Firefighting Couple

Firefighting Couple
Husband and wife firefighting duo Kenny and Julie Griffin pose in their turnout gear in the exercise room at their Lincolnton home on Monday February 13, 2012. Julie is employed full-time with the Charlotte Fire Dept. and Kenny is full-time with the Gastonia Fire Dept. 

I had an assignment to photograph this Lincolnton couple yesterday. I think if they ever decided to quit fighting fires for a living they could probably make it as interior designers. Their rural home was beautiful and game me a couple of excellent backdrops for photos. 

It was abundantly clear after spending half an hour or so with these guys that they love (at least) three things; each other, their careers and their dogs. 

I think the top photo sums it up, but as always, I think it's important to try to get at least two distinct shots from a portrait assignment, if possible. 

I also wanted to incorporate the red striped walls and vintage piano into a photo and have an option where they weren't in turnout gear. I ended up framing such that you can hardly tell they're at a piano, but I still like it as a more intimate compliment to the above photo.  

Firefighting Couple

Fire on the mountain

Fire on the mountain
Flames creep up the side of Crowders Mountain during a prescribed burn at Crowders Mountain State Park on Monday February 13, 2012. 

I got to see something pretty cool last night. 

An editor called and told me there was a prescribed burn taking place at Crowders Mountain State Park, so between two afternoon assignments I rode out there to take a look, but all I could see was a big cloud of smoke. 

One of the rangers told me they would be 'dropping fire' until at least 8:00p.m., and I immediately knew I wanted to come back at dusk or night and see what it looked like. 

I wasn't sure if I could squeeze it in, though. I had to turn in photos from an two assignments I had just completed, grab dinner and shoot two basketball games on the other side of the county, but I figured if the basketball games started on time and I was efficient I could do it. 

It came right down to the wire with making deadline, but it was worth it. The line of fire lit up the whole side of the mountain, stretching at least a half mile from end to end. It reminded me of photos I've seen of some of the massive wildfires out West. 

I would have preferred to see the cliff faces poking out through the smoke, but it was still a sight to see. (you can just see rock in the center of the bottom photo, click on it to view larger)

Fire on the mountain
The radio towers peek through smoke clouds rolling over the cliff faces of Crowders Mountain during the prescribed burn.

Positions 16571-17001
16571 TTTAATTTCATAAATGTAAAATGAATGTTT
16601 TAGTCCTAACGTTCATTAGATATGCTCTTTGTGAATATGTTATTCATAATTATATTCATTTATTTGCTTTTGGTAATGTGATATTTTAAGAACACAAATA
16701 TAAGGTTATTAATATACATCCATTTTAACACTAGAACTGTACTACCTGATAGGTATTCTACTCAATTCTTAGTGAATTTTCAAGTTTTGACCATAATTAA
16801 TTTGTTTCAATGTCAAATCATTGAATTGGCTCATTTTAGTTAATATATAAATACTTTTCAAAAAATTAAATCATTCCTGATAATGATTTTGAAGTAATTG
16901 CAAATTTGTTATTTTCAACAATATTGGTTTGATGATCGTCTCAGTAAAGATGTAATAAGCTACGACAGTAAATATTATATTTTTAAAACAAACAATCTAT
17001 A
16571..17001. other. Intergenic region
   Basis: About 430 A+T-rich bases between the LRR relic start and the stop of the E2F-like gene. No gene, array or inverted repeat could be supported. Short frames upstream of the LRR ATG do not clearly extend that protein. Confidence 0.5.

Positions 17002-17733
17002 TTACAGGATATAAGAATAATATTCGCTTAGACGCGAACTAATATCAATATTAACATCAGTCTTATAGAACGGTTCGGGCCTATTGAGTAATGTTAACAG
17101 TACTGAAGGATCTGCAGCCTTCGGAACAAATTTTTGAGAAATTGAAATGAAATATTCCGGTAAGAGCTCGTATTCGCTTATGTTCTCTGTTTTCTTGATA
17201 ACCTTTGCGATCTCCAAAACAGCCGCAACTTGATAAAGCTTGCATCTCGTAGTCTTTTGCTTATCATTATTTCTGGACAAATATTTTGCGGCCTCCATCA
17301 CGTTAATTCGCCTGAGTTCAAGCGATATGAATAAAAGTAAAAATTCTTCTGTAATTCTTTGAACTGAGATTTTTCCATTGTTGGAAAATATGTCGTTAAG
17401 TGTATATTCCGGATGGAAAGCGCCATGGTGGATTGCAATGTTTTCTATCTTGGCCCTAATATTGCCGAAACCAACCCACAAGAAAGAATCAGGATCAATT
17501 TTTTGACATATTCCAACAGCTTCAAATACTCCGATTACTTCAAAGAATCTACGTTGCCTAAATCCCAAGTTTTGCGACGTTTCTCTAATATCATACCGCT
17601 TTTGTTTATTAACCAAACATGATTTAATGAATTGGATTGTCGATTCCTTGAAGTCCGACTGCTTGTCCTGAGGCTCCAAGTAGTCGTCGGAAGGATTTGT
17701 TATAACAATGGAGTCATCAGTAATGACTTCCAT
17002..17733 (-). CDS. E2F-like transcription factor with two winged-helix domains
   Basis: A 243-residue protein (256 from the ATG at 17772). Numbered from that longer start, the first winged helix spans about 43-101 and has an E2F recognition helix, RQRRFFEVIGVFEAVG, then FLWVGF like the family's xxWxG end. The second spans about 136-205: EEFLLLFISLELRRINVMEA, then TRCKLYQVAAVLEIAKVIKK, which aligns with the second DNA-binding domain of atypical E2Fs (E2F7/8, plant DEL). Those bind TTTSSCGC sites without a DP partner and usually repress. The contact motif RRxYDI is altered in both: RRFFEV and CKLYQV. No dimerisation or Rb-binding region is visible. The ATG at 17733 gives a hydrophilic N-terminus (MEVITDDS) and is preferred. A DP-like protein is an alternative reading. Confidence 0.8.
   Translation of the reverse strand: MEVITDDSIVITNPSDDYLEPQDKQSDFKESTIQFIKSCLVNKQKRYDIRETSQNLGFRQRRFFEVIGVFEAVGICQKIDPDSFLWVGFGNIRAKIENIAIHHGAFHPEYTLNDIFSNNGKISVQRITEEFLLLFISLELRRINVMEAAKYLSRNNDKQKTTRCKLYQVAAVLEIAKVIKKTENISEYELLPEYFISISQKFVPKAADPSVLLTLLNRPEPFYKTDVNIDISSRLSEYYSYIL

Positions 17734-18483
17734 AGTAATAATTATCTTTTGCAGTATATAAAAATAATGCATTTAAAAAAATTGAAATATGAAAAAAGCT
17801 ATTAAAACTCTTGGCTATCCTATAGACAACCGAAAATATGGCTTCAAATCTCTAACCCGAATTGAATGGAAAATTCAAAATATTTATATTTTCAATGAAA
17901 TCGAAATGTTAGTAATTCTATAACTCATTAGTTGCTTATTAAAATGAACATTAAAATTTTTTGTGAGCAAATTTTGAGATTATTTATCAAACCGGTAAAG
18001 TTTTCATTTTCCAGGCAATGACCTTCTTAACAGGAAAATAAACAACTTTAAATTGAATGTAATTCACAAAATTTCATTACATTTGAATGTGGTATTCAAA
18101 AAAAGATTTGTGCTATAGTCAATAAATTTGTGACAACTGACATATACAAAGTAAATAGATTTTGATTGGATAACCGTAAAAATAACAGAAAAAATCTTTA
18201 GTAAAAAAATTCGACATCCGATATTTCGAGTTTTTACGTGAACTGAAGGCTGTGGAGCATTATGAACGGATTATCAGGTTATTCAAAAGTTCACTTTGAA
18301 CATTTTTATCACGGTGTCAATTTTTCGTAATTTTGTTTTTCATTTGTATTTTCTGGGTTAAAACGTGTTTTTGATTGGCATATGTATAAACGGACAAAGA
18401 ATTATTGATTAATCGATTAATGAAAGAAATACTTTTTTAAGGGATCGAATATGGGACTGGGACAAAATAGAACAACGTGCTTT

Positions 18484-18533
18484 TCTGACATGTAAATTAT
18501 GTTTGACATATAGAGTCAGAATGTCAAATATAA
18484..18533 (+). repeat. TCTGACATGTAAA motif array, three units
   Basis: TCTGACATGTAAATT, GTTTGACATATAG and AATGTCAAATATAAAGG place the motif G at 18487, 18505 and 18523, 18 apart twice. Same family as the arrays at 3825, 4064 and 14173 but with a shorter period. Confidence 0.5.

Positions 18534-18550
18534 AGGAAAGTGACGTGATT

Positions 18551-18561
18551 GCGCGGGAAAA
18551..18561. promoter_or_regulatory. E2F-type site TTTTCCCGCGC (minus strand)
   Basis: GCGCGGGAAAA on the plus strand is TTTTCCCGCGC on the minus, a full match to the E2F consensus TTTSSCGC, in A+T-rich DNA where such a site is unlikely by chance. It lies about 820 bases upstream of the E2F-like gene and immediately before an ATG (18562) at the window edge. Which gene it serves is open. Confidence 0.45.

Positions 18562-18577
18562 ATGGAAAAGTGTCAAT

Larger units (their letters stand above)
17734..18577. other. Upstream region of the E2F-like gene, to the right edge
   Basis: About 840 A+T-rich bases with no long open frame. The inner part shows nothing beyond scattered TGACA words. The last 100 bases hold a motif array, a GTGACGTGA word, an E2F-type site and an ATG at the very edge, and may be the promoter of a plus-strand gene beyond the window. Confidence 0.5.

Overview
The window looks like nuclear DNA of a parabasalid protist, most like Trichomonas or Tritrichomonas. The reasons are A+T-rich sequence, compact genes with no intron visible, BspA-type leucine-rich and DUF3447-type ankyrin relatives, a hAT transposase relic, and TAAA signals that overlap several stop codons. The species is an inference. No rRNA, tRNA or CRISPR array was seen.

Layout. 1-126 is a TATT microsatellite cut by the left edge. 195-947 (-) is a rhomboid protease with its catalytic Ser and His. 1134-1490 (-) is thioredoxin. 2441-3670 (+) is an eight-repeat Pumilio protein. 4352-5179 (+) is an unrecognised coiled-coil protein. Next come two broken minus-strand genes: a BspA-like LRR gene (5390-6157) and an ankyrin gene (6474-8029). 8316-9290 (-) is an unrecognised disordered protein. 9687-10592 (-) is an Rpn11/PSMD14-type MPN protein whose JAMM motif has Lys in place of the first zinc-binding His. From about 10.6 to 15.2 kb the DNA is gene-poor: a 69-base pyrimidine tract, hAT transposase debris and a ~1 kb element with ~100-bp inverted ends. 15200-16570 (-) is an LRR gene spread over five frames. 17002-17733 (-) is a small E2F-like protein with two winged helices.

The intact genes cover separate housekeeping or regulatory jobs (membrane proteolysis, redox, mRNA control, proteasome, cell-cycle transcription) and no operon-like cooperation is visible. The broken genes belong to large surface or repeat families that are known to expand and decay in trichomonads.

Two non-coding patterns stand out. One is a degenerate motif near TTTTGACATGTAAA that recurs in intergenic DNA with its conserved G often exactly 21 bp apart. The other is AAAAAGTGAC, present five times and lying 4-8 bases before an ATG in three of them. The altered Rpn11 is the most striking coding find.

Close Call

Close call
Justin Carver, 8, a third-grader at Rhyne Elementary, poses for a photo on Wednesday February 8, 2012. The boy's mother is angry at school officials for not following procedures to notify her after another student stabbed Carver below the eye with a pencil on the school bus. 

From the Archives

From the Archives - Mt. Mitchell
A small cascade at Mount Mitchell State Park. Taken summer of 2007. 

I decided this week, for the first time in years, to pull out my light box and rummage through all the slides I shot from the time I was a kid up through college.

I started doing photojournalism, even if I didn't realize at the time, in the 7th grade while shooting for the middle school newspaper, but for most of my life nature photography was my world.

I was struck by how lousy most of my work from college was. I think a pivotal moment in my development as a photographer was my senior year in college, in summer of 2007 to be exact.

I had been doing photography since childhood, and always thought I was good at it. But after largely ignoring my camera in favor of new pursuits like rock climbing, fencing and a social life, I picked the camera back up my senior year only to find that I wasn't as good as I thought I was.

And it made me mad, even embarrassed.

In my state of humility I decided to get serous about my passion and start honing my skills and learning how to see.

If I can look back 5-10 years ago and see such a huge difference, I wonder what I'll think five years down the line when I look back at the work I'm doing now?

I'm hoping the best is yet to come. =)

From the Archives - Black Mountains
Sunset over Mount Mitchell and the Black Mountains, summer of 2007. 
From the Archives - Mine Shaft
Exploring an abandoned mine shaft into the side of Crowders Mountain. 2008. 
From the Archives - Jockey's Ridge
Sunset at Jockey's Ridge State Park on the Outer Banks.